TAILIEUCHUNG - Applied Oracle Security: Developing Secure Database and Middleware Environments- P14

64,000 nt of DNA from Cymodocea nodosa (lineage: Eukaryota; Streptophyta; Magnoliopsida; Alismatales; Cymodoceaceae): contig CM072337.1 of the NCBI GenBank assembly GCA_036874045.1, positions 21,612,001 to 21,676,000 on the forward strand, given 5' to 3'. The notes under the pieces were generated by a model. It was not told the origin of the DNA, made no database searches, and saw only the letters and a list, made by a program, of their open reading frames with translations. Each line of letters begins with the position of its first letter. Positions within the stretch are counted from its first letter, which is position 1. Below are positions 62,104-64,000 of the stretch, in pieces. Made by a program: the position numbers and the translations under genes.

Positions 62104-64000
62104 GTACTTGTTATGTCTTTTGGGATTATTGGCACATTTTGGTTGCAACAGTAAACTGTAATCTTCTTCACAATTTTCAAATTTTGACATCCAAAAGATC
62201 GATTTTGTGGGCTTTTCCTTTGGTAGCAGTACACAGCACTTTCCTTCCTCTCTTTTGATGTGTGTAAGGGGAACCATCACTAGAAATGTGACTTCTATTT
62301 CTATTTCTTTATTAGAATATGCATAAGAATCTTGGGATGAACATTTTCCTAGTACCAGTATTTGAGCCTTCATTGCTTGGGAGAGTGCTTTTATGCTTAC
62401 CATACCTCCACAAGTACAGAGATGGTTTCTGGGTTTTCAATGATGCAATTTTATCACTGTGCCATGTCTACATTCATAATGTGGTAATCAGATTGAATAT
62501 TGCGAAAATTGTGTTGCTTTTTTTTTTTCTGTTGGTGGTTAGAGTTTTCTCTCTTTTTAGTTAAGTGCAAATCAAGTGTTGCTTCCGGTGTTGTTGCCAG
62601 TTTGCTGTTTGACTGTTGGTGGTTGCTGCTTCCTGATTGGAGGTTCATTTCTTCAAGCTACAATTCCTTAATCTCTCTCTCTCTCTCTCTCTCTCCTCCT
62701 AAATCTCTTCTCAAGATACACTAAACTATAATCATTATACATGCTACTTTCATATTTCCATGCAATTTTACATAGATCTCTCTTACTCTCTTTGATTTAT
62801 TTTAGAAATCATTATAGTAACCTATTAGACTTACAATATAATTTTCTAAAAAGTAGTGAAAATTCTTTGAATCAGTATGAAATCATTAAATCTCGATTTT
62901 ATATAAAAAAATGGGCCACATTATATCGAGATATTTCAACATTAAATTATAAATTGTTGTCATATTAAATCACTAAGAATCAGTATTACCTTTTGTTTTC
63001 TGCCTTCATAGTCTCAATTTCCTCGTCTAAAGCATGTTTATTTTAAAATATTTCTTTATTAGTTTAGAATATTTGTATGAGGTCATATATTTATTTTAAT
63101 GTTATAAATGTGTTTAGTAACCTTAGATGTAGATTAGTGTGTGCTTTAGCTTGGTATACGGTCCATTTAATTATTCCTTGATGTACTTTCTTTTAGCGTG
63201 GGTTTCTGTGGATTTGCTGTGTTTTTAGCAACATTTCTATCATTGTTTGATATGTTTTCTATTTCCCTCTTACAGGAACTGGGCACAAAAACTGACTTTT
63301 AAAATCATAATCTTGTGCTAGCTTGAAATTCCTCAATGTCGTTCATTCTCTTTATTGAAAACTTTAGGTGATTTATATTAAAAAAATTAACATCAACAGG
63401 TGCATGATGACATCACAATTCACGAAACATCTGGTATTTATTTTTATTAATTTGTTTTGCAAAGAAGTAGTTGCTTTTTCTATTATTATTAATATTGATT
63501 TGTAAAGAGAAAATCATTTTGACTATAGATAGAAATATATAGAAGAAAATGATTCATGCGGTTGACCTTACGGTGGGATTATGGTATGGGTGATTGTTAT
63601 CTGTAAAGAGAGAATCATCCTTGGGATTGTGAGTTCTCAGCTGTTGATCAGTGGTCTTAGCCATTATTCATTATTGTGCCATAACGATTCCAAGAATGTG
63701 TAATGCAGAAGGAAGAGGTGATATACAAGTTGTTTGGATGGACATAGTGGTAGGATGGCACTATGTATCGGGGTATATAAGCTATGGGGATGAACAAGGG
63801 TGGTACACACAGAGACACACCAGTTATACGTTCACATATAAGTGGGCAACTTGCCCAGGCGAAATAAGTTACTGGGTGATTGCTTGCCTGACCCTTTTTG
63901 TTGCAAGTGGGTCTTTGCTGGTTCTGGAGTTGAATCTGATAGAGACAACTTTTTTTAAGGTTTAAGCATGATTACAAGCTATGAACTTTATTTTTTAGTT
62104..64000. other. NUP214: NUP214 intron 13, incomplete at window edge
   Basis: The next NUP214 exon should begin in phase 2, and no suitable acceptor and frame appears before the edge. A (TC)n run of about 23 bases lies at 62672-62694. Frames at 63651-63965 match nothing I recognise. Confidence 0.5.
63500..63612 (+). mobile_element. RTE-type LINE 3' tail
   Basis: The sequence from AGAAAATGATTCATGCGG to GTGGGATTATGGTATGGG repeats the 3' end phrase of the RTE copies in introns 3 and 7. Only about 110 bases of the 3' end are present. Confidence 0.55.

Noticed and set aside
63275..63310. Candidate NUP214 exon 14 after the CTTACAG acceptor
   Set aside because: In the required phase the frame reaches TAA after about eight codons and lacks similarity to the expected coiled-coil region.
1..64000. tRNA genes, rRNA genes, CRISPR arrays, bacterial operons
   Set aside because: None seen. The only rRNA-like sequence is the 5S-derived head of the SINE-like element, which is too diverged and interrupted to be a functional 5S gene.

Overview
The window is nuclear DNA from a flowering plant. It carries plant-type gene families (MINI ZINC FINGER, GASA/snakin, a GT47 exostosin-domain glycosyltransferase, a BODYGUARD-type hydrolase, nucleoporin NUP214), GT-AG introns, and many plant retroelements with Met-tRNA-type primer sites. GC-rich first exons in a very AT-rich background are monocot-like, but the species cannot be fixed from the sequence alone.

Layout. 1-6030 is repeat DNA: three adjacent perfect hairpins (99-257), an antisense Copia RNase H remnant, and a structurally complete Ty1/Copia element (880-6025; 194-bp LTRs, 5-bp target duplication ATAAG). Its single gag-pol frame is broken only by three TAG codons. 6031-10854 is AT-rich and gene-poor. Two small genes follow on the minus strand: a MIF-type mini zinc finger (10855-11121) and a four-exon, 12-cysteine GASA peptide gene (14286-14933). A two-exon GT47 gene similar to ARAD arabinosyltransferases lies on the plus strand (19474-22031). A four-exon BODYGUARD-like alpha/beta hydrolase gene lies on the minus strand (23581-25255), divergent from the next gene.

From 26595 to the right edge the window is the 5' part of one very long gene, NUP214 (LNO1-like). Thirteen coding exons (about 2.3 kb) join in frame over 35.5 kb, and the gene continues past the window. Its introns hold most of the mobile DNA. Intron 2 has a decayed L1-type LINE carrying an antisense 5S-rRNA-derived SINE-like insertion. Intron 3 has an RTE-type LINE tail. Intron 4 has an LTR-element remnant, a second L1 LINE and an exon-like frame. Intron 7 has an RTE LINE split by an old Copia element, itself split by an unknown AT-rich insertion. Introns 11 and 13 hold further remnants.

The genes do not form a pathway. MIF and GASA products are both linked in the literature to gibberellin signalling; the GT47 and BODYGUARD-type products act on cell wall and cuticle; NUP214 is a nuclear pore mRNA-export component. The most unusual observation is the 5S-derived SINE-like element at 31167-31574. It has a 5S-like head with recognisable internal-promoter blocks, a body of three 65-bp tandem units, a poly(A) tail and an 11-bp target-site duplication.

Applied Oracle Security: Developing Secure Database and Middleware Environments- P14:Computer security is a field of study that continues to undergo significant changes at an extremely fast pace. As a result of research combined with increases in computing capacity, computer security has reached what many consider to be “early adulthood.” From advances in encryption and encryption devices to identity management and enterprise auditing, the computer security field is as vast and complex as it is sophisticated and powerful | 104 Part II Oracle Database Vault against unauthorized grant or revoke operations on the roles. This is where you can see DBV protecting the security infrastructure that is securing the components that enforce the security for the database and data itself. In practice realms are flexible and transparent. The applications know nothing of the realms. When implemented correctly the standard security and application capabilities remain functioning. This transparency is essential to an effective implementation so that well-behaved applications won t be negatively affected once the security capabilities are enabled. Command Rules Earlier in the chapter we discussed the idea of applying conditional security to commands to create some context-based or rules-based mechanism for database commands. The commands can be used for objects on which the user has direct object privileges or for system commands such as CREATE USER that do not apply to a specific object or schema. The notion is similar to the conditional security checks that you would perform for SARs but this time it s applied to basic commands. DBV s command rules offer another new security layer that allows the authorization of a database command such as SELECT or CREATE USER for custom-defined rules. The rules may and often do use rules and factors. The result is that you derive the same conditional security capabilities that you might otherwise get from enabling a role with SARs. The decision to allow a command to execute is based on an existing privilege and a rule that must be passed. An important differentiation exists between SARs and command rules. With SARs the user does not have the privileges to perform the action. The privileges are granted to the role and when the role is enabled the user can perform the action. Conditional security was performed to enable the role thus giving the user privileges. With command rules and for DBV in general the user must already have the base database privileges. DBV acts